“Once you’re involved with (the students), it’s just like they love you to death, forever. Literally, I might not see a person for a year or something and I’ll see them and they’re like, ‘Oh, J.C.,’ and they know everything and are like, ‘How’s the wife and kids,’ It’s just so cool… I had a retail student who graduated from the program, just kind of middle of the road. She had a lot of anxiety and angst to speak publicly, but we kind of got her through it. She had never had a job before. The last week (of the program) we really focused on completing a lot of job applications and sending them out. She got three job offers. She was like, ‘I’ve never even had a job. Now I have three job offers,’ and so we asked her to come back, and I think we gave her an award at the graduation. But what I didn’t even know until the graduation was she said, ‘Part of my problem was people always telling me I couldn’t do it.’ And she said, ‘I have a learning disability,’ and I don’t know what it was because I never noticed it. She always just seemed a little shy, but she said for the first time in my life—she was probably 26—she said you guys really made me believe that I could do it. And she’s been working ever since. It’s that kind of stuff. It’s super cool.” -J.C.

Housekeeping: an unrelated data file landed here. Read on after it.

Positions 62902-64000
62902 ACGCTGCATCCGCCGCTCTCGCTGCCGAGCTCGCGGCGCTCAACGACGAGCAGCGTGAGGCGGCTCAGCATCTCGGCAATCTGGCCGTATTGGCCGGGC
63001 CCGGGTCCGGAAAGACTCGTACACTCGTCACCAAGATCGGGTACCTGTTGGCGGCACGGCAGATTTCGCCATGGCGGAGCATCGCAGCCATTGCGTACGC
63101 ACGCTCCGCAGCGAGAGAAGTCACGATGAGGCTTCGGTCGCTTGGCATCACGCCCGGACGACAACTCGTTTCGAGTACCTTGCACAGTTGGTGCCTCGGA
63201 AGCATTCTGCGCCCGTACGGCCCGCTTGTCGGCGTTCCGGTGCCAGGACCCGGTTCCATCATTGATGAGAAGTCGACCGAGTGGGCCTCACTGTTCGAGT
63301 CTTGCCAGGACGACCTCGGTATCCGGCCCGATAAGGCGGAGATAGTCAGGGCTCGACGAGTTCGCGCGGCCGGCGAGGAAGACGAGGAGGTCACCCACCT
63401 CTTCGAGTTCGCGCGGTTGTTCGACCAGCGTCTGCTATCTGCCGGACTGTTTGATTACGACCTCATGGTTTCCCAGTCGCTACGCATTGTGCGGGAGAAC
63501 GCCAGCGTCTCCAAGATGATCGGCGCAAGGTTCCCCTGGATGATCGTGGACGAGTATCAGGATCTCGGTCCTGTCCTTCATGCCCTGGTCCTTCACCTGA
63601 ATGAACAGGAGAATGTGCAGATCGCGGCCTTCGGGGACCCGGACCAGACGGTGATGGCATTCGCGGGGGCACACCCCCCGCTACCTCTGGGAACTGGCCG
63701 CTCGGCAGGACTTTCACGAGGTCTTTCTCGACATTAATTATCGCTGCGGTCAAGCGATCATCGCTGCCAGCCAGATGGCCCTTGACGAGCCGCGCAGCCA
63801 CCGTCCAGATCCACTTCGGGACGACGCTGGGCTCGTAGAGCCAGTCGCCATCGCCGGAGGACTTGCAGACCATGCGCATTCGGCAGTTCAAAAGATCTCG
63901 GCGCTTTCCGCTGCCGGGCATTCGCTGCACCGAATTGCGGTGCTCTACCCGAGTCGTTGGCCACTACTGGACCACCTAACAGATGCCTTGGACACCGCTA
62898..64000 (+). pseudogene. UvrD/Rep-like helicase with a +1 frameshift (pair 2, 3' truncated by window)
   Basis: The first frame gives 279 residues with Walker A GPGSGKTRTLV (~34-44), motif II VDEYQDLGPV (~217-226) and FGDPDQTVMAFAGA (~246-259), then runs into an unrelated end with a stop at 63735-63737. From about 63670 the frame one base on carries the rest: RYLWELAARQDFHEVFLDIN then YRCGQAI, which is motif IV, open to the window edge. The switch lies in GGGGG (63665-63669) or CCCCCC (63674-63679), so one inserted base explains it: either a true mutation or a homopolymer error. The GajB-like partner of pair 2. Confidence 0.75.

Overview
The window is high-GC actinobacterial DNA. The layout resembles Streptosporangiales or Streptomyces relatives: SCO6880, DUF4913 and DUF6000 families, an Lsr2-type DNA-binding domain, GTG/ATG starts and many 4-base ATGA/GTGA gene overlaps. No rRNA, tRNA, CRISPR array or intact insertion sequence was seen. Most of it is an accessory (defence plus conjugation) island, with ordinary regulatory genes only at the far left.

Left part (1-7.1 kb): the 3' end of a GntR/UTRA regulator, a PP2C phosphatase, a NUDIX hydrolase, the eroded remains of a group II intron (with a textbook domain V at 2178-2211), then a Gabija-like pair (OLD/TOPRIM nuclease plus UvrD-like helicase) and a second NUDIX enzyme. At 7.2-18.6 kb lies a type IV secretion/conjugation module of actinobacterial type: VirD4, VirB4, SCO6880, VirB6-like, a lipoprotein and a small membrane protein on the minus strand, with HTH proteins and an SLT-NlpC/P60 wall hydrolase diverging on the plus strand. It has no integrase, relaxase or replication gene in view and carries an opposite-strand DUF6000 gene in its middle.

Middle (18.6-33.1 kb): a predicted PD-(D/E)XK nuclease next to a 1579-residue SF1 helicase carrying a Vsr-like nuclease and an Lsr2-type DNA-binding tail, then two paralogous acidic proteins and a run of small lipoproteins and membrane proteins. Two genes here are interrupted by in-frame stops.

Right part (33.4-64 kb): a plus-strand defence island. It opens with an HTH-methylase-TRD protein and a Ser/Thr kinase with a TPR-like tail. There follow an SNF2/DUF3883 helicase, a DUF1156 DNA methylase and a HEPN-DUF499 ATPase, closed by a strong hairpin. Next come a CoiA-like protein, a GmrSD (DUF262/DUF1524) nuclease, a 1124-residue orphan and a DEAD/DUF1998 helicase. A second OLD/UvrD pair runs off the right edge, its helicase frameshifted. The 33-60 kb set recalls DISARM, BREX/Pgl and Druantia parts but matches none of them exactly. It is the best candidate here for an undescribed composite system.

#GoodwillFaces - AsiaAsia, a Seattle Goodwill Youth Aerospace Program student, spent her early youth in California before moving to the Philippines for high school. Asia moved back to the U.S. after high school and was directed to Goodwill’s YAP, where she’s underwent a major personal transformation while discovering a promising career path.

“I am kind of the home kid, because I don’t really explore a lot outside. I’m like the quiet kid who just sits up front and listens. Once I made friends thesecond day, that’s when everybody clicked. Once we made some friends, we became a whole family. I think the whole experience that I’ve had here has really changed all of us. At first we were all just kids that came from everywhere and didn’t know anyone. It changed me a lot. I was that kid who always locked up and ever wanted to show my true me. My mom sees it; I’m out going more. This program is just changing all of us from teenagers to becoming real adults.” - Asia

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Goodwill’s Cyber Monday Sale

 
by Kim Merrikin, Seattle Goodwill
November 28, 2016
 

This year there are a number of ways you can support Seattle Goodwill’s job training and education programs on Cyber Monday! Last week we launched #SparkleSale—which is open through November 30. Yesterday we told you about Amazon Smile and Give Back Box—today we’re giving you a little peak into some of the goods available in our Cyber Monday sale on eBay!

Today only, find designer and vintage clothes and accessories at discounts ranging from 15-50% with free shipping! Find a small sampling of some of the available products below.

Click here to shop Cyber Monday at our eBay store.

Marc JacobsJoseph Ribkoff DressIsabel MarantTory Burch JacketGucci BootsCoachKate Spade